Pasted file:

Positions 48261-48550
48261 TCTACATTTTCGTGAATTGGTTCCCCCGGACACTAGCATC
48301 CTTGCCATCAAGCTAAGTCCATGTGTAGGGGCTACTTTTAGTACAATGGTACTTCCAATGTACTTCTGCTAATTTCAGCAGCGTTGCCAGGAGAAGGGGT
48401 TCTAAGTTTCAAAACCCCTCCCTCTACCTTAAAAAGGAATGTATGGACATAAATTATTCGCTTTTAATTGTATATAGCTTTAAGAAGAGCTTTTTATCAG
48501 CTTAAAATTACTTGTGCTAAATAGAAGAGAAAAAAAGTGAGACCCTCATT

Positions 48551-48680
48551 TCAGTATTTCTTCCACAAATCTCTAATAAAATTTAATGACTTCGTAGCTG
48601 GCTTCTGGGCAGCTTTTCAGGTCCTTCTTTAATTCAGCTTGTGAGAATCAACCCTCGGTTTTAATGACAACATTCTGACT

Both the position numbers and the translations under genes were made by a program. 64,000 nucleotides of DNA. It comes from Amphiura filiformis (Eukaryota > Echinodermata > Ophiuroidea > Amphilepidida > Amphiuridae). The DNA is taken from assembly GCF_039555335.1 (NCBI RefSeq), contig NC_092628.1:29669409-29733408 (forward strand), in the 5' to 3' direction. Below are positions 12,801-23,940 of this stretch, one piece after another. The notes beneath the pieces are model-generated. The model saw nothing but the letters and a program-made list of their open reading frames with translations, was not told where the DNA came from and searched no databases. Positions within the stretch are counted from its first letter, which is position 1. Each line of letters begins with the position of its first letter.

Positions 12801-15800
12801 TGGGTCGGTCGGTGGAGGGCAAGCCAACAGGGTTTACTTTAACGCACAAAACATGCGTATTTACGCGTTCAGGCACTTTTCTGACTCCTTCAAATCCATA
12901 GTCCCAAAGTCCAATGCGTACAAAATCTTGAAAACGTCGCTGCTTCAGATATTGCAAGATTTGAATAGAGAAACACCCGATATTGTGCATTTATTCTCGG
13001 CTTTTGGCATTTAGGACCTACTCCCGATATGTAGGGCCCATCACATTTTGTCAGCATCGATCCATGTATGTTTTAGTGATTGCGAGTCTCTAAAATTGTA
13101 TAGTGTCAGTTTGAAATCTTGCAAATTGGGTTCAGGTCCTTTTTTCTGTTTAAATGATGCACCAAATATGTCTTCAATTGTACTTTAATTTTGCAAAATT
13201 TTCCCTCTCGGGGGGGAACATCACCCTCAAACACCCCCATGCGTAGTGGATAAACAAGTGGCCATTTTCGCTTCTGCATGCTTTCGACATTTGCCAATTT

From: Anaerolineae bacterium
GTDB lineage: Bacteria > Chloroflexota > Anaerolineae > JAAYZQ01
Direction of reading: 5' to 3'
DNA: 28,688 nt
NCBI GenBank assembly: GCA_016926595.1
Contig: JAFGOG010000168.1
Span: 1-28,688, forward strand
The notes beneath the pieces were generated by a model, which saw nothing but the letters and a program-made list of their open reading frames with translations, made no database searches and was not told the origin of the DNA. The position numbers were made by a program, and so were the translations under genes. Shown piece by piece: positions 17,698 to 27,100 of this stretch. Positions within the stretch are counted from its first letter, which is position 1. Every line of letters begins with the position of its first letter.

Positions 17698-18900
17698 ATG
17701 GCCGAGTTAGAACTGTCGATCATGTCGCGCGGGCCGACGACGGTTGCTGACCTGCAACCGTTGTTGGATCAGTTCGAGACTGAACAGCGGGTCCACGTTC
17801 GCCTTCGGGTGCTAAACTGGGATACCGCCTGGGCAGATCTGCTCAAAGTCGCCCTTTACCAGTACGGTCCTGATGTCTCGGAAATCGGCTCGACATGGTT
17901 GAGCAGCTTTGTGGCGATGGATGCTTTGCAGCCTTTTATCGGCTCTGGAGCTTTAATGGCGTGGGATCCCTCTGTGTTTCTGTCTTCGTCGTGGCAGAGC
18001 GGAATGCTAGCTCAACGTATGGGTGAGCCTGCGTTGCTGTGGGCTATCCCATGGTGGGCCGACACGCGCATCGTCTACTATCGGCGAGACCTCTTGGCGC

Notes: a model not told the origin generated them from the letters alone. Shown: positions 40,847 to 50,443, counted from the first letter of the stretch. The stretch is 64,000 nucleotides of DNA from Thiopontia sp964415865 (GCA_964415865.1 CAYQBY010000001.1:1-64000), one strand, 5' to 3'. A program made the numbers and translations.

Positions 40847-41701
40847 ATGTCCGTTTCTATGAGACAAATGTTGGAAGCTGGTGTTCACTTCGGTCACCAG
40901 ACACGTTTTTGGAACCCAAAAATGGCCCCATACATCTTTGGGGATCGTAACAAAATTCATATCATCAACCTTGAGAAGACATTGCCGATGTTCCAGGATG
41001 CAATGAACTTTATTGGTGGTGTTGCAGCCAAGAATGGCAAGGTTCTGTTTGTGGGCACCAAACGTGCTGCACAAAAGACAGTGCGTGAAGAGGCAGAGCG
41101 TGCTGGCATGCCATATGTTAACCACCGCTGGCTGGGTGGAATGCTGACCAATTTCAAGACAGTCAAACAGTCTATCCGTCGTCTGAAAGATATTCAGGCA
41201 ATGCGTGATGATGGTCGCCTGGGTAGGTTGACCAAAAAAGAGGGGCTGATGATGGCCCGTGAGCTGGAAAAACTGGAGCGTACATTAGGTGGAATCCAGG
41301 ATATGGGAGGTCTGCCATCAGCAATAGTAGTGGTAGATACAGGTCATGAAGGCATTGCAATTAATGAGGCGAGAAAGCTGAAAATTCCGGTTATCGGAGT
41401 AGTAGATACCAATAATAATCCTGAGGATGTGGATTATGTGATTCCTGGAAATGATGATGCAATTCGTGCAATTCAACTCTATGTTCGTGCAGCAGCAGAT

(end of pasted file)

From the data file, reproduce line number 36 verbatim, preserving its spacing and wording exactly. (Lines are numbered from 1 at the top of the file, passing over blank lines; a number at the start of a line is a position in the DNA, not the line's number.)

41201 ATGCGTGATGATGGTCGCCTGGGTAGGTTGACCAAAAAAGAGGGGCTGATGATGGCCCGTGAGCTGGAAAAACTGGAGCGTACATTAGGTGGAATCCAGG